Spring Break Trip Announcement!
High Schoolers, mark your calendars for March 5th-10th! We are going to go on a Civil Rights Trip to a handful of places of interest to the Civil Rights Movement. We will be learning about the events that look place at those sites and their significance. We will also do some service projects and fun activities during our trip. Keep reading to see some of the places that we will go and why we are going there. This will be a unique and impactful trip and we hope you will join us!
Parents, we need your help to make this trip happen! If your student is interested in this trip, sign the interest form at the link below. This form will help us gage interest and know how much the trip will cost. We also need adults to come on the trip with us as chaperones and van drivers. If this trip sounds interesting to you, let us know at the form below!
Central High School, Little Rock AK.
Central High School was the site of the first test of the results of the Brown v Board of Education Supreme Court Decision to integrate schools. Nine black students were barred entrance into the school despite the Supreme Court order, and then had to be escorted in to the school through a mob of people protesting integration.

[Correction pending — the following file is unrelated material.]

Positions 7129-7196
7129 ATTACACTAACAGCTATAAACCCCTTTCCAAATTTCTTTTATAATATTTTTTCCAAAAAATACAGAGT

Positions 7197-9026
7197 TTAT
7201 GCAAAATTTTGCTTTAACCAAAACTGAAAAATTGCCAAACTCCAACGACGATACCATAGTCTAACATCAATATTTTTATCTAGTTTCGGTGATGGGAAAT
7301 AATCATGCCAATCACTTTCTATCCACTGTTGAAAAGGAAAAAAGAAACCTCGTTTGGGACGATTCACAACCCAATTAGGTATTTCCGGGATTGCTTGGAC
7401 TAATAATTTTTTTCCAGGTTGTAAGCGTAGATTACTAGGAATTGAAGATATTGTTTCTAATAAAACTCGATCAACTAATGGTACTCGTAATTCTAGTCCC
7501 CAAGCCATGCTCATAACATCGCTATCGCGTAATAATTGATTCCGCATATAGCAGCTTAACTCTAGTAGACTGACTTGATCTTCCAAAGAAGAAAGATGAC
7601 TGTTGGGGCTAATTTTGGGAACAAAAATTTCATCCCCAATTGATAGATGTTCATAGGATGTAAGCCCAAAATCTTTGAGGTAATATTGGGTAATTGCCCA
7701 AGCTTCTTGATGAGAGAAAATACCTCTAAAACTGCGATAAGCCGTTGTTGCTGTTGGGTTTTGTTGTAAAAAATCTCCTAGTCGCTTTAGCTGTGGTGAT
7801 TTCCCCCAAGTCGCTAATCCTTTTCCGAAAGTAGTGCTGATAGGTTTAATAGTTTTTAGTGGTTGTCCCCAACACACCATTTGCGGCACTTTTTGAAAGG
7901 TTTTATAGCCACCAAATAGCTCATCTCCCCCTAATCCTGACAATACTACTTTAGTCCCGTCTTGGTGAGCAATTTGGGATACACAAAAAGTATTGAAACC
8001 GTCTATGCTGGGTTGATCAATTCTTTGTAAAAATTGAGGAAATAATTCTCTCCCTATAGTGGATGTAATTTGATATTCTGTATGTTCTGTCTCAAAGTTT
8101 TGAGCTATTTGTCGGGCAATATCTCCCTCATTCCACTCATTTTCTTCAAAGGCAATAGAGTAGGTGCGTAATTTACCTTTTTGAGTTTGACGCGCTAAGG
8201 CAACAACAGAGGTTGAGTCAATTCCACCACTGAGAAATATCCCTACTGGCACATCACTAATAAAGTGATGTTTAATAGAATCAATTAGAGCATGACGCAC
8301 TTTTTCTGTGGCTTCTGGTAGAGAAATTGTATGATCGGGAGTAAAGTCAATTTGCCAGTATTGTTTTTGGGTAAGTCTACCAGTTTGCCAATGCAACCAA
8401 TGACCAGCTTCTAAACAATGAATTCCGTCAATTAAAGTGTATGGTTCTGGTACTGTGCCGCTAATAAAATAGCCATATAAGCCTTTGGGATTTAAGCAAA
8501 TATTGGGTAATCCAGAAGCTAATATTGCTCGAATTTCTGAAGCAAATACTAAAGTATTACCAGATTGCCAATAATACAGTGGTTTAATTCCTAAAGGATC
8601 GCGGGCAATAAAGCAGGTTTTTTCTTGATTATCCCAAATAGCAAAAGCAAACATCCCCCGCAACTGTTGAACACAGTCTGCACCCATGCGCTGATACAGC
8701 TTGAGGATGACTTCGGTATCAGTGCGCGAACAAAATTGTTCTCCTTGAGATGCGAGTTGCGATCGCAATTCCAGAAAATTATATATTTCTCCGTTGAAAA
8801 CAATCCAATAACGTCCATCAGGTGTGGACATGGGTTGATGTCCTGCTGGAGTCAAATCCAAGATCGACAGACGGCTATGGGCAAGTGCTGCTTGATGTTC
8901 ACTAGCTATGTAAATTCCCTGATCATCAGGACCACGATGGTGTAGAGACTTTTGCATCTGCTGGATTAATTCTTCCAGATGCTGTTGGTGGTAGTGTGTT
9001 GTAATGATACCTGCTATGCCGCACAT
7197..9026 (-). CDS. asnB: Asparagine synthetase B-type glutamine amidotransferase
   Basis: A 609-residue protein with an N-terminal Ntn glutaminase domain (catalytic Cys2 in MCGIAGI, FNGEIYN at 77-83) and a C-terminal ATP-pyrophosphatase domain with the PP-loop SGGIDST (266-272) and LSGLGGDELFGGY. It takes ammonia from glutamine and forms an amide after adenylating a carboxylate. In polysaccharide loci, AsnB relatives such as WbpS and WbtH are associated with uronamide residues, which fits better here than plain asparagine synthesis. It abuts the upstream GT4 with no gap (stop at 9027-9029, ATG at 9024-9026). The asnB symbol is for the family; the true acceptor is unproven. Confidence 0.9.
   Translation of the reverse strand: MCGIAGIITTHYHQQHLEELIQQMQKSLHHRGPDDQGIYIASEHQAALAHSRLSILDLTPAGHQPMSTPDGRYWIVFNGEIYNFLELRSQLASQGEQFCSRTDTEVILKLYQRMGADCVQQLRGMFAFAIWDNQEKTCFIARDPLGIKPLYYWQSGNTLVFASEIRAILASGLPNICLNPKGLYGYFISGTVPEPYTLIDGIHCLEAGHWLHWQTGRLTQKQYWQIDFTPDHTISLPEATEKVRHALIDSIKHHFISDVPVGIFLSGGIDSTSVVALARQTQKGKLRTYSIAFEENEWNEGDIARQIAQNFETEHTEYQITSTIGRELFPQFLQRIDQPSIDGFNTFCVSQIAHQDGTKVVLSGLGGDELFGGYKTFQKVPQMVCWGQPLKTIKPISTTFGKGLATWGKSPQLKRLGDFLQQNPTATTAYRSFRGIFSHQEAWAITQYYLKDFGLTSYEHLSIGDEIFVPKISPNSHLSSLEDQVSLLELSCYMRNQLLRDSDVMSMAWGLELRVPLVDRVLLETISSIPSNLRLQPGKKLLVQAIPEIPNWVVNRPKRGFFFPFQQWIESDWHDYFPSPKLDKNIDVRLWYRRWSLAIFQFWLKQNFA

National Civil Rights Museum, Memphis TN
The National Civil Rights Museum explores the history of the Civil Rights Movement. It is built around and includes the Lorraine Motel which is where Dr. Martin Luther King Jr. was assassinated.
Southern Poverty Law Center, Civil Rights Memorial Montgomery AL
Montgomery, Alabama is known as the birthplace of the Civil Rights movement. It is the home of the church where Dr. Martin Luther King Jr. served as the pastor during the Montgomery Bus Riots and was the end location of the Selma to Montgomery voting rights march. The Civil Rights Memorial chronicles major events of the movement and records the names of those who were killed during the struggle.
Edmund Pettus Bridge, Selma AL
Selma was the starting place of a peaceful voting rights march to Montgomery, Alabama. When marchers got to the Edmund Pettus bridge to head out of Selma, they were attacked and beaten by armed police officers. This day became known as Bloody Sunday.
Mississippi Civil Rights Museum, Jackson MS
The Mississippi Civil Rights museum is home to exhibitions and artifacts from the Civil Rights movement in Mississippi, especially between 1945 and 1976. It houses exhibits about Emmet Till, the Freedom Riders, bombed Black churches and more.
We hope you will join us for this important and impactful trip! Be sure to let us know you are interested by filling out the interest form at the top of this page. If you have any questions please reach out!

Sarah and Brayden